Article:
Arsenal Soccer Club Tackles Climate Change With Clean Energy

Arsenal plays at Emirates Stadium in London, England, on July 30, 2017.

Photographer: Steve Bardens/Getty Images

Arsenal Football Club said it would power its stadium with renewable energy produced from wasted food and solar panels in a bid to reduce greenhouse gas pollution.

The North London club signed a contract with Octopus Energy Ltd. to source energy from anaerobic digestion plants and solar farms. It is offsetting carbon dioxide emissions from fossil fuels.

The contract signed on Thursday for an undisclosed value followed a year long trial by Arsenal, a spokeswoman for the utility said by phone. Wasted food from the club will be sent to the AD plants that break down organic waste to create biogas and electricity.

Octopus was started in April 2016, backed by renewable energy investors at Octopus Capital Ltd. In the first year the switch helped Arsenal save 2.32 million kilograms (5.1 million pounds) of carbon dioxide, according to the statement.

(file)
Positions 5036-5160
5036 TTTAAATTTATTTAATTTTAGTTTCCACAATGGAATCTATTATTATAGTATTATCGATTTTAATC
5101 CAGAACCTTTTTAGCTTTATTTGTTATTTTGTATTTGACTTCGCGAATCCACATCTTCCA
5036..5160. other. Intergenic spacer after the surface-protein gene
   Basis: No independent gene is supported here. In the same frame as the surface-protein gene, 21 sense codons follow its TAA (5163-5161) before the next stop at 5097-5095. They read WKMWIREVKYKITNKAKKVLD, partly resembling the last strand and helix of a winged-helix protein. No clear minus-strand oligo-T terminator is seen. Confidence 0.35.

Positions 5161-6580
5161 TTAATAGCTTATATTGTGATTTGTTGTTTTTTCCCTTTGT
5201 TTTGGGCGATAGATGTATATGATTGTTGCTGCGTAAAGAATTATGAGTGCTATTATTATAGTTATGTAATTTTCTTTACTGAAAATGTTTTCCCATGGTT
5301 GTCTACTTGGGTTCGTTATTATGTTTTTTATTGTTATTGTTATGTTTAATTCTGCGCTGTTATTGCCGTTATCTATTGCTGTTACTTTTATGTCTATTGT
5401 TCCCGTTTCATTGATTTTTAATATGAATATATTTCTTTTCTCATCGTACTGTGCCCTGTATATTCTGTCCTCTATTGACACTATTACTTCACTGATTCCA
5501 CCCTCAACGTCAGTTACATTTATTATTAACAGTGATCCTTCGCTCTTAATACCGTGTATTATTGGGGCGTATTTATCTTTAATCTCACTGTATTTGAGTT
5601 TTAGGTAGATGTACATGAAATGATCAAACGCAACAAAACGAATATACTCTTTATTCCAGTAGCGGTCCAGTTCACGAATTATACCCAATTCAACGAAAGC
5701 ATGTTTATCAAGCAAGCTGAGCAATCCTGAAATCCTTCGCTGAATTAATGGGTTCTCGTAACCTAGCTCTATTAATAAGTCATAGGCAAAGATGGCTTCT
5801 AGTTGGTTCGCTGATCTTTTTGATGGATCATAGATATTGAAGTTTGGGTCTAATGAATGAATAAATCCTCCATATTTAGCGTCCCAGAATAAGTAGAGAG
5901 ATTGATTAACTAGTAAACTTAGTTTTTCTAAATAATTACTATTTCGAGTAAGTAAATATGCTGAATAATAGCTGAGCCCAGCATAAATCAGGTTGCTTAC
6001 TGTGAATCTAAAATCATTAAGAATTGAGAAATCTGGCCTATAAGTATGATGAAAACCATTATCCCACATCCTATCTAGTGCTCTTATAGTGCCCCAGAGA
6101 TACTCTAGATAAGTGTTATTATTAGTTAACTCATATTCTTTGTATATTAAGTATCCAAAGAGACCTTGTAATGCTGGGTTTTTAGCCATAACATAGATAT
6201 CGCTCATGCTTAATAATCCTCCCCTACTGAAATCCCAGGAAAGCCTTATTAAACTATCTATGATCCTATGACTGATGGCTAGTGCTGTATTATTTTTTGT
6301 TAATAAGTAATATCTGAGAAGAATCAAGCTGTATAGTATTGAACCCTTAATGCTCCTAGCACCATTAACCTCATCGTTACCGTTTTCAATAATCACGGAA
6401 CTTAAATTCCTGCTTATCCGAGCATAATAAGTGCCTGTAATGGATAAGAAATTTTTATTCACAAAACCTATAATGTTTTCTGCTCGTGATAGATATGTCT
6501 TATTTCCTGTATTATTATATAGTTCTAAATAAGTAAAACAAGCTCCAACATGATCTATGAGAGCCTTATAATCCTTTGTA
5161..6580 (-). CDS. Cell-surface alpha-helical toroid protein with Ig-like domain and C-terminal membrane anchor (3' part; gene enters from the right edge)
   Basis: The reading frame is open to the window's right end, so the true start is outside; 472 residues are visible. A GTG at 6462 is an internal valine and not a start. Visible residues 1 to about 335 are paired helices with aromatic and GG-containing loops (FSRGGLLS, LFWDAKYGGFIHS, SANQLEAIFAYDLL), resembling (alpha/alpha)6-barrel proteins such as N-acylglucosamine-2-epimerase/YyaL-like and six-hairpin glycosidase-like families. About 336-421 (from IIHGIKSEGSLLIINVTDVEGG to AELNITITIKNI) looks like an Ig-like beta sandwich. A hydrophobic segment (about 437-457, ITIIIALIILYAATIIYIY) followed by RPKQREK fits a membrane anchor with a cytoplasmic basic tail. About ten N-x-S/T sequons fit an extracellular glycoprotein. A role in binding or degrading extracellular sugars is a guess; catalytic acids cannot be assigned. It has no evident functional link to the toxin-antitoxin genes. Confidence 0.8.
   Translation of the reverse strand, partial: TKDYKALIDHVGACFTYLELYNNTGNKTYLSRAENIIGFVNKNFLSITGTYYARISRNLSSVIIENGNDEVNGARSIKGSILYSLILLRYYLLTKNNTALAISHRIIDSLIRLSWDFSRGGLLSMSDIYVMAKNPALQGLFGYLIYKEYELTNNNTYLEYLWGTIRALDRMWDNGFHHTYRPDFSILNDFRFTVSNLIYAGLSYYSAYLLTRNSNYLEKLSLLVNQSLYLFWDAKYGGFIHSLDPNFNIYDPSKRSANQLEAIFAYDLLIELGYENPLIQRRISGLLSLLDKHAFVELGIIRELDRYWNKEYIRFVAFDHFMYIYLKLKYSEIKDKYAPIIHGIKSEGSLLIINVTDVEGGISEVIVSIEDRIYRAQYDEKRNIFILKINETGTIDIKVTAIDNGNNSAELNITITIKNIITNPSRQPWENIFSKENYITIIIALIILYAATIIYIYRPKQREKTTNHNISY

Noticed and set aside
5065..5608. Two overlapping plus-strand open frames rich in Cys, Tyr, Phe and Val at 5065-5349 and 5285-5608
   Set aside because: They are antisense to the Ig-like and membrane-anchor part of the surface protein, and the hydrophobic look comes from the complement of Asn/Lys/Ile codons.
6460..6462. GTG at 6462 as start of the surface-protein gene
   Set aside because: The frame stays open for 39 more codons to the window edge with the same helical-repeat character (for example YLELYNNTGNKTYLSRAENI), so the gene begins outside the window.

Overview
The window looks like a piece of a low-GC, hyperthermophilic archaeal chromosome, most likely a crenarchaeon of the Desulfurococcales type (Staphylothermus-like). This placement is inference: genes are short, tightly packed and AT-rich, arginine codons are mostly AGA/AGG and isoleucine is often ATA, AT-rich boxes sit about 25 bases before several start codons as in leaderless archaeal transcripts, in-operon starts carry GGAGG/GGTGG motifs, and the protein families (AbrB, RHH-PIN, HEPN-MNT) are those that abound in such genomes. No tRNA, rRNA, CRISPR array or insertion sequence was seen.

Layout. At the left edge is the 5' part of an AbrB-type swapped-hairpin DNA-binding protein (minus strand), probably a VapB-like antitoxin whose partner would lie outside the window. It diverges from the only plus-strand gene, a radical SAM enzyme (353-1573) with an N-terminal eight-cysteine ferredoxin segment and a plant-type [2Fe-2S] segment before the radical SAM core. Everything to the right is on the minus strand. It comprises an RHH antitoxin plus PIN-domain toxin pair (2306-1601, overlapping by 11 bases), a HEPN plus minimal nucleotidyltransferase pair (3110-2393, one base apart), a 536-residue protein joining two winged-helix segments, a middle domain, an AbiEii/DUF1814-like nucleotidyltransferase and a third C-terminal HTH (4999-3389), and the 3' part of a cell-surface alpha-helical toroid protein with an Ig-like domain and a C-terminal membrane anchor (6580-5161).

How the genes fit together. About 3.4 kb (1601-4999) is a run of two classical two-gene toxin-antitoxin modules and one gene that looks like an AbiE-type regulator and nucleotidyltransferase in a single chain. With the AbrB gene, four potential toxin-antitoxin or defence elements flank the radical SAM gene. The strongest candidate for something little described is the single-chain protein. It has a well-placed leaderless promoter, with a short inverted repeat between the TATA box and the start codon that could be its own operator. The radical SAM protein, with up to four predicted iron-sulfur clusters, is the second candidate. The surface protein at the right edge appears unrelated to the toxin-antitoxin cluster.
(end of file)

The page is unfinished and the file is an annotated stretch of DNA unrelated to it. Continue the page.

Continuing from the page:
Arsenal isn’t the only soccer club to use green energy. Forest Green Rovers is a vegan team based in Gloucestershire, owned by the clean-energy supplier Ecotricity Group Ltd. Chairman Dale Vince, who wants his club to be the greenest in the world, is building a new stadium made almost entirely of wood, and already uses a solar-powered robot lawnmower.

Other companies like Apple Inc., Facebook Inc. and Google parent company Alphabet Inc. all plan to run only on green energy over the next few years, marking a growing drive by corporates to buy renewable energy.

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